I apologize for the length of this.... I ate at the new Gari this past Saturday night. We were four people with a reservation for 10 p.m. (caught a movie beforehand) and I thought that maybe the late time would help avoid the crowds. Not quite. Just to be fair to the restaurant, almost everything we ordered was very good quality -- but the service and the attitude were horrible. I will probably never go back again because of this (as an aside, I haven't been to Sushi of Gari on the Upper East in a while, but don't remember it being this bad). We got there a few minutes before 10 and were told that they were waiting for our table to finish dessert. There's nowhere to really wait inside, and you end up being shuttled back and forth between tables and doorways as servers try to move through. At 10:20 we were asked if we wanted to wait for our table at a big, long communal table that was unoccupied and order drinks. We looked over at the table that was supposed to be ours and saw waiters setting down dessert. Hmmm, so much for them finishing dessert 20 minutes before. So we sat and ordered drinks. At 10:30 we were given menus and asked to order appetizers at the communal table, and since we were starving we ordered edemame and a tuna tarare to tide us over. We really wanted to do the omakase and wanted to wait until we were at our table to eat. Finally, at 10:45 we were seated at a different table, where our waiter problems began. When we asked the waiter about the omakase, he explained that it was $60 for 10 pieces of sushi or 10 pieces of sashimi or 5 pieces sushi and 5 pieces sashimi. I asked if we could set our own price and after what seemed like a lot of confusion (the waiter started trying to explain that we could do just tuna omakase or just yellowtail omakase and the chef would only send those pieces out), the waiter told us that it was cheaper if we just ordered a la carte and that he didn't recommend the omakase! I was really surprised by this, but his comment discouraged some of my friends and by that point we were so hungry no one really wanted to argue. We ordered about 30 pieces of sushi -- tuna, salmon, eel, scallop, ebi (which they were out of), snapper but when I asked about several names of fish I didn't recognize and wanted to try I was told they were types of mackeral that the kitchen didn't carry. We also ordered some rolls -- there was a fried oyster one that I remember liking a lot. I had to ask the waiter if there were any specials to which he responded, "Well, sure, but the only one I'd recommend is a special snapper with something like a salad on top." We ordered one, it was exactly as billed and not necessarily something I recommend. Sushi comes and I look at the plate and realize that instead of raw scallop there are four pieces of seasoned, cooked scallop on top of rice. I've eaten at most major sushi places in this city and have never had this happen (and scallop is one of my favorites, so I was disappointed). I practically had to wave my arms in the air to get the waiter's attention and ask if they have raw scallop. I was told "No, no, scallop is not supposed to be served raw," in a tone that implied I was an idiot when it came to sushi. I must have looked at him like he was nuts because he then offered to take it off the bill. The sushi was all of pretty good quality -- no complaints in that department. The service alternated between being condescending and completely absent (we were one of three tables still there and it took forever to get our bill). I think that with 2 bottles of sake and 2 beers, the bill came to about $300 before tip.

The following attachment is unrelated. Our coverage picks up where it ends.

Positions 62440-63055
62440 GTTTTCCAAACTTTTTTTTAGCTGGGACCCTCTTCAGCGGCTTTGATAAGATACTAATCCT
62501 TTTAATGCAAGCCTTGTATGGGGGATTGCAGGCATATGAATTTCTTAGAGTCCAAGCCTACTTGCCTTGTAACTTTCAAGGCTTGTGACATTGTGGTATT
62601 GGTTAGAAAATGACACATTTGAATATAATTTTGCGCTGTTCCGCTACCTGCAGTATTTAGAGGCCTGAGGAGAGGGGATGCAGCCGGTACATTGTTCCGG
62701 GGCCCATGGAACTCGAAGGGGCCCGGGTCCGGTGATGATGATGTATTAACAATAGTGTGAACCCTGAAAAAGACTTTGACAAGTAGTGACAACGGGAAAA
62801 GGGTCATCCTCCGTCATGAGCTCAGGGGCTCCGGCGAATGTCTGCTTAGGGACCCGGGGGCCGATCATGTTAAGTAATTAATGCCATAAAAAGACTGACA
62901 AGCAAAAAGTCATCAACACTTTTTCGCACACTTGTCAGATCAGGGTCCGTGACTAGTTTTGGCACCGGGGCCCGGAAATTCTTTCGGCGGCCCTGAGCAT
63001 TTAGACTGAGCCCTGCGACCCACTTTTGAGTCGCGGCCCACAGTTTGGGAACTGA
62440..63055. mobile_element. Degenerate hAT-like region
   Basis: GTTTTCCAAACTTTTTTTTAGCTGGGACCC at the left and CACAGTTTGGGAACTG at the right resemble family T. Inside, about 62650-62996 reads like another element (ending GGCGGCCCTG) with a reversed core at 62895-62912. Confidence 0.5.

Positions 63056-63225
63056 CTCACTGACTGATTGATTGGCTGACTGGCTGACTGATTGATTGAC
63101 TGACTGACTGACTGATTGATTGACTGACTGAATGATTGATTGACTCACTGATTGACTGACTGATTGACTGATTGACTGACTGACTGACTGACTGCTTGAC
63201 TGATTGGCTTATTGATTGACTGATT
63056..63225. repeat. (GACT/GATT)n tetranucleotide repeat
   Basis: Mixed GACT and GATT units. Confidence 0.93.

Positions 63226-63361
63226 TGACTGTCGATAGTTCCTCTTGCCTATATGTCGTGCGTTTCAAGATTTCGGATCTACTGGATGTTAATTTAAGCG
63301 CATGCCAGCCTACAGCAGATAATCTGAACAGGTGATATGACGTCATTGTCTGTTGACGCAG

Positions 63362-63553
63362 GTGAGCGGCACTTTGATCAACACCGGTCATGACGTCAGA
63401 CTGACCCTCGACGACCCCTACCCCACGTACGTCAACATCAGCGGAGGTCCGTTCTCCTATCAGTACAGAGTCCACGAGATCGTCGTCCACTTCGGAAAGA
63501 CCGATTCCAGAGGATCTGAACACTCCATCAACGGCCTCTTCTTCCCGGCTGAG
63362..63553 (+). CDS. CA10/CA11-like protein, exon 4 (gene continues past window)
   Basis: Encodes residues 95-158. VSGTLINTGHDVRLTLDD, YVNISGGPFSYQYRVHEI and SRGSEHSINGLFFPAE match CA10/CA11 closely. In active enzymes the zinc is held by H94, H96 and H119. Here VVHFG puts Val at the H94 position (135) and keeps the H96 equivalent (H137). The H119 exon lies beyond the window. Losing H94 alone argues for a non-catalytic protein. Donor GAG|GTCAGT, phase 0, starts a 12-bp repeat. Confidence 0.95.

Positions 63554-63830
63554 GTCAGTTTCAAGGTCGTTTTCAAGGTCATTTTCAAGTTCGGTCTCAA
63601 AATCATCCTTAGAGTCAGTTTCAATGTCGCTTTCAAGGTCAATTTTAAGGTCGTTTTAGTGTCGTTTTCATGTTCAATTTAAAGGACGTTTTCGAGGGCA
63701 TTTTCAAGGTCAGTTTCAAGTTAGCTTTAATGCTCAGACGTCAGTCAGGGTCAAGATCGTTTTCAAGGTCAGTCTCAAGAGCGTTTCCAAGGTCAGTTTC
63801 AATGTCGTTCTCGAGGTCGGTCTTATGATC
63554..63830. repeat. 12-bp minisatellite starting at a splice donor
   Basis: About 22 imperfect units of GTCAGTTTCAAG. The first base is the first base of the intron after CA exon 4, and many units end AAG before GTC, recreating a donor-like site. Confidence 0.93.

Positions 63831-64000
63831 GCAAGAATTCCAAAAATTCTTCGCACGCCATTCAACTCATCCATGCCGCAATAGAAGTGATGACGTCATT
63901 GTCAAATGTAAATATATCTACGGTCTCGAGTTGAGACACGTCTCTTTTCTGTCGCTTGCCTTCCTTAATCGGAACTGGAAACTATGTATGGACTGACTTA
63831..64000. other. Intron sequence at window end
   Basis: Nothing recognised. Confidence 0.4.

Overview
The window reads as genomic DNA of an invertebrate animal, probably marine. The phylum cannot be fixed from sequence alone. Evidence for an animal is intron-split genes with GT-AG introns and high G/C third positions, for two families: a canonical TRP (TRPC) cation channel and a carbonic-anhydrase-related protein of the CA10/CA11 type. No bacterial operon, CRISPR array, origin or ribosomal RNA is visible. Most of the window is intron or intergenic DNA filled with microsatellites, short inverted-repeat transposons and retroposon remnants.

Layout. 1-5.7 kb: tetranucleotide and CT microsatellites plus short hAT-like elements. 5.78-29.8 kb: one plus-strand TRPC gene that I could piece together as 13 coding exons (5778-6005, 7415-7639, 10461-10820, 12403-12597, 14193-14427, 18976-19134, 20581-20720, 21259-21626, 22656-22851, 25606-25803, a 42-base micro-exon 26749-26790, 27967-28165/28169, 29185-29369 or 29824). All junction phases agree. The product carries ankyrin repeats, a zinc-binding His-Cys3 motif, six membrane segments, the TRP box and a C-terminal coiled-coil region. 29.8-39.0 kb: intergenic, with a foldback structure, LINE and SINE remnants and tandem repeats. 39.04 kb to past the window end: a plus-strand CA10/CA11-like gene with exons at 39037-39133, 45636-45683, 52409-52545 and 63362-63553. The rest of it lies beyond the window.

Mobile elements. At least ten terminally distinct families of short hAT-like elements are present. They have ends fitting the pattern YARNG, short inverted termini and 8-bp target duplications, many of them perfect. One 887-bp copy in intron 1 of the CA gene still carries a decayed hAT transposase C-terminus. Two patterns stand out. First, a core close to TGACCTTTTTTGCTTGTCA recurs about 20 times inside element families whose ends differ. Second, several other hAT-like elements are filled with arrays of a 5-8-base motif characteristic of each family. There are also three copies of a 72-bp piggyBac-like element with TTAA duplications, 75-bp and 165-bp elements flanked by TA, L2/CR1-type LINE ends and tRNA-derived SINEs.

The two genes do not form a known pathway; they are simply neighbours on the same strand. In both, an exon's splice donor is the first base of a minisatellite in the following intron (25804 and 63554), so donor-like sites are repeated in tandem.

10. These all sound great -- thanks! I think I'm leaning toward the braising book... mmmmmm